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Jacques appropriately first appears "in character" (i.e. doing something characteristic). He is all alone, shunning companionship, and moralizing on the spectacle of a wounded deer being abandoned by the other members of the herd.

But what said Jaques?
Did he not moralize this spectacle?
O, yes, into a thousand similes.
First, for his weeping into the needless stream;
'Poor deer,' quoth he 'thou mak'st a testament
As worldlings do, giving thy sum of more
To that which had too much:' then, being there alone,
Left and abandoned of his velvet friends;
''Tis right'; quoth he; 'thus misery doth part
The flux of company:' anon, a careless herd,
Full of the pasture, jumps along by him
And never stays to greet him; 'Ay,' quoth Jaques,
'Sweep on, you fat and greasy citizens;
'Tis just the fashion; wherefore do you look
Upon that poor and broken bankrupt there?
'Thus most invectively he pierceth through
The body of the country, city, court,
Yea, and of this our life: swearing that we
Are mere usurpers, tyrants, and what's worse,
To fright the animals, and to kill them up
In their assign'd and native dwelling-place.

According to C. G. Jung, who coined the terms "introvert" and "extrovert," the introvert is interested in the "subjective" aspects of things--that is, in what they suggest to him--rather than the things in themselves. Jaques is an example of an introvert, a type of person who existed long before Jung identified them. According to Jung:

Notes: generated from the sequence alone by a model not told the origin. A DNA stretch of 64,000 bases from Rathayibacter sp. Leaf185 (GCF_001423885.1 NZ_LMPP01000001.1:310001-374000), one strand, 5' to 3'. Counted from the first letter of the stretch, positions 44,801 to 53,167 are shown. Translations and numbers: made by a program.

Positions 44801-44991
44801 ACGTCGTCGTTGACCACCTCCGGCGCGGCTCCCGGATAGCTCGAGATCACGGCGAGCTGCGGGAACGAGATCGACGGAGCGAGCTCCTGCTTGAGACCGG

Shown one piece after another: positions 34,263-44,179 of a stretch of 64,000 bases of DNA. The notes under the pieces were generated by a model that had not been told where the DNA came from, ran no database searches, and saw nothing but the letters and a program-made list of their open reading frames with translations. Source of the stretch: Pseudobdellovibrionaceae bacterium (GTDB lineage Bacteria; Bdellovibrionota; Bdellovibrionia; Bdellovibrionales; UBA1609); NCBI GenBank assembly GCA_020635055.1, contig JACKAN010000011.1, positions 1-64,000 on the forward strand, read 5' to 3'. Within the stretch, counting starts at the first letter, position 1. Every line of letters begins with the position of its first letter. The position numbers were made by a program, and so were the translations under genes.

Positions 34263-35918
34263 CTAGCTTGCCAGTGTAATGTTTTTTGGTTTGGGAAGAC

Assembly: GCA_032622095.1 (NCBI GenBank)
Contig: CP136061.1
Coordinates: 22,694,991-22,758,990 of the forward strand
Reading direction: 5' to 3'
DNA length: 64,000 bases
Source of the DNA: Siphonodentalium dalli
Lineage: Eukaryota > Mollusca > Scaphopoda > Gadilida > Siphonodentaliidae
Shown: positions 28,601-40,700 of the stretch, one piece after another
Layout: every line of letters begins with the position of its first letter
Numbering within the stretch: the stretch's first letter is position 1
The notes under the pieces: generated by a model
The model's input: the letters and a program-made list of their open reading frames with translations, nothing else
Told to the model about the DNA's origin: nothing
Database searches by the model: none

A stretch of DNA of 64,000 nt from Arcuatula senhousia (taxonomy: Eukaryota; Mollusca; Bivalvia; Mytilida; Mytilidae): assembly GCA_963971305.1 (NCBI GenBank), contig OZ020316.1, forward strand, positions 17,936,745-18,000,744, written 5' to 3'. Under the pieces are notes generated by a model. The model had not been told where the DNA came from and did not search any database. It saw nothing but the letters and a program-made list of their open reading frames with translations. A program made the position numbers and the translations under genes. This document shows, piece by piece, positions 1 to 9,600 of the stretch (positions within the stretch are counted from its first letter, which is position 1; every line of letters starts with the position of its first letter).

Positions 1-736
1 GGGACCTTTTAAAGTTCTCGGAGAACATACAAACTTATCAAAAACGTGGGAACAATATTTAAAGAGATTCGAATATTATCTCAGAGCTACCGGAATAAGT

The introvert sees everything that is in any way valuable to him in the subject; the extravert sees it in the object. This dependence on the object seems to the introvert a mark of the greatest inferiority, while to the extravert the preoccupation with the subject seems nothing but infantile autoeroticism.

Jaques is very conspicuously preoccupied with what the object, the wounded deer, suggests to him, rather than in the spectacle presented by the animal itself. There are many introverts to be seen in literature. Hamlet is obviously one of them, as is Shakespeare's Richard II, and Brutus in his Julius Caesar. Herman Melville's character Bartleby in "Bartleby the Scrivener: A Tale of Wall Street" is a supreme example of an introvert. Stephen Dedalus in James Joyce's novel Ulysses is another. Rodion Raskolnikov in Dostoyevsky's novel Crime and Punishment is another introvert, as is the anonymous narrator of his novella Notes from Underground.

Jung states that, whereas extroverts never try to become introverts, it is common for introverts to try to act like extroverts because extroversion is the "dominant mode" in the Western world. According to Jung, it is destructive for an introvert to try to become an extrovert, and he generally does a very bad job of acting, like the narrator of Dostoyevsky's "Notes from Underground."

As a rule, whenever such a falsification of type takes place as a result of parental influence, the individual becomes neurotic later, and can be cured only by developing the attitude consonant with his nature.

What makes Jaques such an interesting example of an introvert is the fact that, along with dramatizing his persistence in avoiding people, Shakespeare emphasizes the intricate complexity of his subjectivity.

Approved by eNotes Editorial Team
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